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Alternative Search Engines To Find What Google Can’t

There are things that Google can’t tell us at first glance, but we shouldn’t be shortsighted not to spot the midgets.
When for stuffs on web you should have alternative search engines. Yes, if you really want to go into those little hidden lanes of the web you need to keep a roster of alternative search engines close by. Here are some search engines which can help with what Google can’t.
A search engine for the Deep Web.

The CompletePlanet has stuck it through. It remains a very good resource for searching databases Google hasn’t been able to index
so far. As you can make out from the screenshot, CompletePlanet queries highly specific and topical databases (i.e. Dynamic Searchable Databases). Information from these “Deep Web” databases can only be retrieved by a direct query. This is where CompletePlanet comes in. The site says – approximately 70,000+ of the estimated total 200,000 Deep Web sites and about 11,000 of the estimated total 45,000 “surface” Web search sites are presently listed on CompletePlanet.
Curate your favorite links and search through them.

Attrakt works on two levels – it helps you search the web and collect your favorite links in one centralized location. Attrakt then gives you the ability to search through your collected links. You can think of Attrakt as your own customized search engine for curated content. The Italian company calls it a customizable search engine with a social layer. It is an extension of the way we use our bookmarks. Attrakt takes the idea forward by allowing you to make “Boxes” to house your curated links and then searching through them.
Describe your need and get the app you want.

Quixey is one of those search tools you need desperately by your side. Why; because Quixey is a search engine for apps. Quixey helps you “functionally” search for the right apps based on what you want to do. Google does allow you to search for apps in the usual way and also with the help of its specific search tools. Quixey is backed by Eric Schmidt (Google’s chairman), so you know that it has a serious chance of being a success. The semantic app search engine mines app information from review sites, blogs, social media sites, and additional sources. The function based search allows you to describe your need for a particular app, and it goes to work.
A hackers dream or a cybersecurity tool?

Shodan is a search engine that’s not for everyone. It is a search engine that hunts for computers and peripheral devices connected to computers. As more and more devices get connected to the Internet 24×7, a search tool like Shodan can pinpoint their geographic location. What’s scary (as this CNN article describes it) is that it can play a Jekyll and Hyde role in detecting vulnerabilities in these devices. Unsecured devices can prove to be a backdoor for hackers. On the positive side, it is a valuable ally of cybersecurity experts. The search engine’s prowess also underlines why we must set strong passwords for all our devices.
The search engine for rare diseases. The term “zebra” is a medical-speak for a surprising diagnosis.

FindZebra is a specialized search engine for diagnosing rare ailments with the help of information mined from medical articles on rare and genetic diseases. The search engine has so far indexed data sourced in 31,000 documents covering rare and genetic diseases from 10 reputable sources. The interface is intuitive and minimal and from the looks of it, should be equally responsive on mobiles and tablets. When it comes to rare diseases, Google might fail in giving updated accurate results, but FindZebra could be more direct with it.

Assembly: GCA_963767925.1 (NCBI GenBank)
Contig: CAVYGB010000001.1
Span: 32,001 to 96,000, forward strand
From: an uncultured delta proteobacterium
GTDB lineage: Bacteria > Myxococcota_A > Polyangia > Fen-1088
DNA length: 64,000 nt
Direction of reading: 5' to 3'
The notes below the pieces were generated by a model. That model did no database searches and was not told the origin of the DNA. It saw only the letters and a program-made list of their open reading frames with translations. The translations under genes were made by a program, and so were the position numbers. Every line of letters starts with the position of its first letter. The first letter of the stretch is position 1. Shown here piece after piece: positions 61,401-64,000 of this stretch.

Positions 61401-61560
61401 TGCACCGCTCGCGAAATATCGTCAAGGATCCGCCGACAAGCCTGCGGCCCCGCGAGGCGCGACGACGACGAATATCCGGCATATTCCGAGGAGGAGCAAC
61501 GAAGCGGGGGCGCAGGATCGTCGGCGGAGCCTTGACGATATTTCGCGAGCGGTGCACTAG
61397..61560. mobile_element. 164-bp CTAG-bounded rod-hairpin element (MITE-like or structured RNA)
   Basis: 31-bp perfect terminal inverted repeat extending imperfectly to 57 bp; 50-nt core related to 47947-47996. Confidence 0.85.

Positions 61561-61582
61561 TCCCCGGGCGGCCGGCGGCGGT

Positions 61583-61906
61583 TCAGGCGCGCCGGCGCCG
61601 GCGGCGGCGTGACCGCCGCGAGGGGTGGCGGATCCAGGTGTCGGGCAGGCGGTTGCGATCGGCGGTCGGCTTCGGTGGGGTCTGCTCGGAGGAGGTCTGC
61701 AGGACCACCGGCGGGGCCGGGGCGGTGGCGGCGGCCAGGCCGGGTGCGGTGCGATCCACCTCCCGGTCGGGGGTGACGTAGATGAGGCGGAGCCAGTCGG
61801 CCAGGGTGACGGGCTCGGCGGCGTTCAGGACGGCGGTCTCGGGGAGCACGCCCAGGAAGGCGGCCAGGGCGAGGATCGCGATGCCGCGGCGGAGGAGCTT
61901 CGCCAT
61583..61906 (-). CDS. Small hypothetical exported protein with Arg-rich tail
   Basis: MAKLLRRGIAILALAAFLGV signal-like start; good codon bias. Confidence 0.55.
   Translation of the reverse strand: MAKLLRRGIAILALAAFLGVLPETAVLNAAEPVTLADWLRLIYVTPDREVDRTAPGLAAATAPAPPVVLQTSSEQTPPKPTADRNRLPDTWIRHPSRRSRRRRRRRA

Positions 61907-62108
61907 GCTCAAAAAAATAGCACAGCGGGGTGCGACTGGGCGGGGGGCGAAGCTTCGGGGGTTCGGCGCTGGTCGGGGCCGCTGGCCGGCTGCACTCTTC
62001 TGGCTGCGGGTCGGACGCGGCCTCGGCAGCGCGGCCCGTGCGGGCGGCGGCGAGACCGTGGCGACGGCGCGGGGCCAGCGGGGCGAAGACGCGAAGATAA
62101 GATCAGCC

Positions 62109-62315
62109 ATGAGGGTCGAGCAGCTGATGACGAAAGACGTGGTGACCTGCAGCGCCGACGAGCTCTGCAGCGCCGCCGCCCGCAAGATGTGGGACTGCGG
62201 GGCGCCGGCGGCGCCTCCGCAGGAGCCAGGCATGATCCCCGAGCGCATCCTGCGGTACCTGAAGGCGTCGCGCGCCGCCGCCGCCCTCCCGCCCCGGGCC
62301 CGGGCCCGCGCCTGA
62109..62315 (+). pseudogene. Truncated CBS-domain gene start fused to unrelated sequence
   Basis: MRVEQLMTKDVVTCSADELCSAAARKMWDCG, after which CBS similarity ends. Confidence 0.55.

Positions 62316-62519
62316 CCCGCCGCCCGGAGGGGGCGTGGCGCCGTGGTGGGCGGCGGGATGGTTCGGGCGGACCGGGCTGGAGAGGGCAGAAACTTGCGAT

A search engine which tells you what to buy.

Google gives us a lot of data to sift through, but it is not a decision making tool when it comes to comparing two or more sets of information and choosing the best among them. Try out Find The Best for making your purchase decisions easier with the ready-made data the search tool throws up. Find The Best has collated retail data on all sorts of products and organized them under nine broad product categories. When you search for a product, the results page gives you visual results supported with filters. You can narrow down your buying decisions by comparing the results across different brands and products.
A search engine for some laughs.

The “serious” search engine actually searches for funny pictures on the web. I know Google can also do it with the right combination of keywords, but Ohmygodlol seems kind of easier than mixing and mashing those keywords. Though, behind the scenes it is just a custom Google search. Type a single one in, and the search engine returns funny images from across the web.
Find out with a search!

Wacko Search as the name says returns completely zany and completely false results. Give it a question and see why ducks get a bad name. Read the About page of the site for some interesting behind the scenes information on the search engine and the wacky duck. The result pages are genuine enough, except they are totally unrelated to the original query. Google doesn’t do this (thankfully)!
It’s not only the force of habit which makes us stick to Google and the regulars. Maybe, you can use neat search tricks and loads of patience to find all the information which these alternative search engines dig up with trusty Google; but then why not keep these specialized search tools bookmarked for the times when Google falls short. And fall short it can. Give its algorithm a break, and try out these eight search engines instead. I won’t need a search engine to trawl through your comments because they will be right below – your views, opinions, and also your personal picks for the best alternative search engines out there. GIVE OTHER SEARCH ENGINES A CHANCE.


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